What is Lifestyle Inflation?

Lifestyle inflation is a term used in personal financial planning for the tendency of people to increase their spending and standard of living right along with any raises and monetary resources, even if it’s is at the detriment of any plans for debt reduction or long-term savings.

Monetary inflation describes the phenomenon when more money has no more utility value than a lesser amount used to because the cost of goods is going up. Lifestyle inflation is when people select higher-priced goods and lifestyle spending habits when they have the money available to do so.

While the quality of the goods they consume has increased, they aren’t really in a better position financially-speaking. For most people, that money would be better spent paying off some old debts and sticking to a retirement savings plan.

Sadly, people often use their newly increased cash flow as leverage to get larger loans and sink themselves further into debt. To some degree, it is healthy and natural to live a slightly better lifestyle when you can afford to, but the cost of ignoring debt, or letting it pile up, and foregoing aggressive retirement savings in favor of frivolous spending, can really come back to bite you later.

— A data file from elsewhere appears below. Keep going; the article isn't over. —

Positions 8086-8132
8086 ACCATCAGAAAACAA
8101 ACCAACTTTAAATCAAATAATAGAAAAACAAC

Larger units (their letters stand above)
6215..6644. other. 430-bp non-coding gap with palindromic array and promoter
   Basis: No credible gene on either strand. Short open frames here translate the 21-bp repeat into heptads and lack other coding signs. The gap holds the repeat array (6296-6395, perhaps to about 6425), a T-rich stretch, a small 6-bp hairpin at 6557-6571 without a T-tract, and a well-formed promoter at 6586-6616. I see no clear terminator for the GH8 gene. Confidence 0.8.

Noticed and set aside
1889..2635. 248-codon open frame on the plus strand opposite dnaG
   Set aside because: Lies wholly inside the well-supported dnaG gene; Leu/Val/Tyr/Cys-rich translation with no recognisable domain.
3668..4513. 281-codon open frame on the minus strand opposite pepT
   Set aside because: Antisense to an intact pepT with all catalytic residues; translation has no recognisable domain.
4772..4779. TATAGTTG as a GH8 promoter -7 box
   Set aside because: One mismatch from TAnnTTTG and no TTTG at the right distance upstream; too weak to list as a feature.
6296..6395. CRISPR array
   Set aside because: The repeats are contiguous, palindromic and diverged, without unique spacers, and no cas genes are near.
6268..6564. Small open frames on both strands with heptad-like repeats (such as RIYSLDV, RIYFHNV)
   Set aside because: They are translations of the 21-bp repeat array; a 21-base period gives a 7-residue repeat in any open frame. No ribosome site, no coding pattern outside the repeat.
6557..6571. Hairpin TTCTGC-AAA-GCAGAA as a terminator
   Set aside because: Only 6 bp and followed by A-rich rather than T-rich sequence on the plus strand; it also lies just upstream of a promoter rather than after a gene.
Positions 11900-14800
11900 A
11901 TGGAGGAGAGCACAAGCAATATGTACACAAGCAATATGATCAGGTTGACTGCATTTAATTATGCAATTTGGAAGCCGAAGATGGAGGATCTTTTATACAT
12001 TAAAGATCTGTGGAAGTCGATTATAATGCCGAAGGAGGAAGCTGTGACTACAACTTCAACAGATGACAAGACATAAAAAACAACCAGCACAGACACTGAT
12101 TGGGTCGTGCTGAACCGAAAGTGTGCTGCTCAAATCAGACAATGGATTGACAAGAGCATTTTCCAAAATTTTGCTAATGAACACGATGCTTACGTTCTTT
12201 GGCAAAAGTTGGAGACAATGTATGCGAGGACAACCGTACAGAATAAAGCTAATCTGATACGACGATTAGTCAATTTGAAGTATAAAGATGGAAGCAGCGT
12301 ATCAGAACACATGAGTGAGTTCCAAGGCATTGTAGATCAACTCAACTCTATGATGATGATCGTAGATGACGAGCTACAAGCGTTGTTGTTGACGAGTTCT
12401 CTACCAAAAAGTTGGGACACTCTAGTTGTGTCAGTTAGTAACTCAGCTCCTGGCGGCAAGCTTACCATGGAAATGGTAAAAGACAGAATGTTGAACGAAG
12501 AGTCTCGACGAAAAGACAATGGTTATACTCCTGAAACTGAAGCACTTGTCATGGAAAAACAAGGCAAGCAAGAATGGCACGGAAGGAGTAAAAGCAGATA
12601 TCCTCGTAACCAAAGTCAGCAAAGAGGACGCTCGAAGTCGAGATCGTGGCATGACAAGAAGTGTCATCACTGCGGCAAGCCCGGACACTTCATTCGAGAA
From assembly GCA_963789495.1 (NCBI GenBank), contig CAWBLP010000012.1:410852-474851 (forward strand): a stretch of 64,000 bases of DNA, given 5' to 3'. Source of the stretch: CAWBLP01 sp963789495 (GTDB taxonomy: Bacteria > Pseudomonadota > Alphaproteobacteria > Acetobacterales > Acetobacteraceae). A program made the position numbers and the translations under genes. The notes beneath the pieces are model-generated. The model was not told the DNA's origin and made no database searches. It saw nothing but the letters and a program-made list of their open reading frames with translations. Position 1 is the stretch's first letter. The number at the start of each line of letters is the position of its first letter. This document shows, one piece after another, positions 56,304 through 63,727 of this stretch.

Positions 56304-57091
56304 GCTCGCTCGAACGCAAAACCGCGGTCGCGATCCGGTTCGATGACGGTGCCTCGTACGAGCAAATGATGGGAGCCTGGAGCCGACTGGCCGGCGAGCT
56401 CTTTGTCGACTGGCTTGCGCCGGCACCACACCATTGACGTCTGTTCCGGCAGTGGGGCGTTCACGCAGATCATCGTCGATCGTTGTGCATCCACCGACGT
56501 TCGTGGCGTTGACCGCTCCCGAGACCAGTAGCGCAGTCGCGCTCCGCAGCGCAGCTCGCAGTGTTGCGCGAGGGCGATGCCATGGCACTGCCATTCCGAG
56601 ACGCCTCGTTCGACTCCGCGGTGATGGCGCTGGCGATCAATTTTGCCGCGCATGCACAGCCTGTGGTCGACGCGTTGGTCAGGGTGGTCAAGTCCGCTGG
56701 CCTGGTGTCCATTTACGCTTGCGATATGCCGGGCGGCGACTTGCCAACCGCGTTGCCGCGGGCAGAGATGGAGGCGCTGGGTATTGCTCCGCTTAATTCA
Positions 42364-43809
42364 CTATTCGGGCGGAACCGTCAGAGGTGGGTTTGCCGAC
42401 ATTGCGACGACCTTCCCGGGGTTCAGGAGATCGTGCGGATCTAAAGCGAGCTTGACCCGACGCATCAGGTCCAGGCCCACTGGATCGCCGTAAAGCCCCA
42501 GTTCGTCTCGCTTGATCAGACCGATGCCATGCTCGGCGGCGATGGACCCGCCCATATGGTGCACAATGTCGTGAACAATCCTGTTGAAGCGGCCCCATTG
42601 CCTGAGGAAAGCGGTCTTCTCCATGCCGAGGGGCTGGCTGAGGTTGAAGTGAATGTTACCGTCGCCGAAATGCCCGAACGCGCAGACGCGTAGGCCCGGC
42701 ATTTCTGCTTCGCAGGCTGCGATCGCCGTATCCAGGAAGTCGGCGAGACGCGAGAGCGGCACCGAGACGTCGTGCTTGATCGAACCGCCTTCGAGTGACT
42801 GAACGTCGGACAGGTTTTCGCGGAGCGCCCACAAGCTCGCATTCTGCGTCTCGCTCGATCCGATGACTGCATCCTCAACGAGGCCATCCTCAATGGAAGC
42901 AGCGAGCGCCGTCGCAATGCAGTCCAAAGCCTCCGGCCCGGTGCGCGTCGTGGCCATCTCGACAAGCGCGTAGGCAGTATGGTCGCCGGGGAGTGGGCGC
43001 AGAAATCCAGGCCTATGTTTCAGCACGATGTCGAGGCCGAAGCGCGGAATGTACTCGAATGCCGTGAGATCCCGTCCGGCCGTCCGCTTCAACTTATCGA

Even some doctors end up getting part-time jobs in retirement, to the detriment of their health in some cases, because they just didn’t have the self discipline and wherewithal to save the appropriate amount for retirement. Most financial planners would suggest that unnecessary debt be eliminated and a plan for retirement savings be established before any step-up in lifestyle should be taken.

In economics, this is known as induced consumption, which can be quantified in the marginal propensity to consume (MPC), which models the likelihood that various amounts of disposable income (which are not being spent on autonomous consumption, i.e. dire necessities) will go towards consumption instead of savings.

Induced consumption is the amount of discretionary spending that occurs as a function of fluctuation in income or resources.

Where do I Get Started in Saving for Retirement?
How Does a 401(k) Compare With Other Retirement Plans?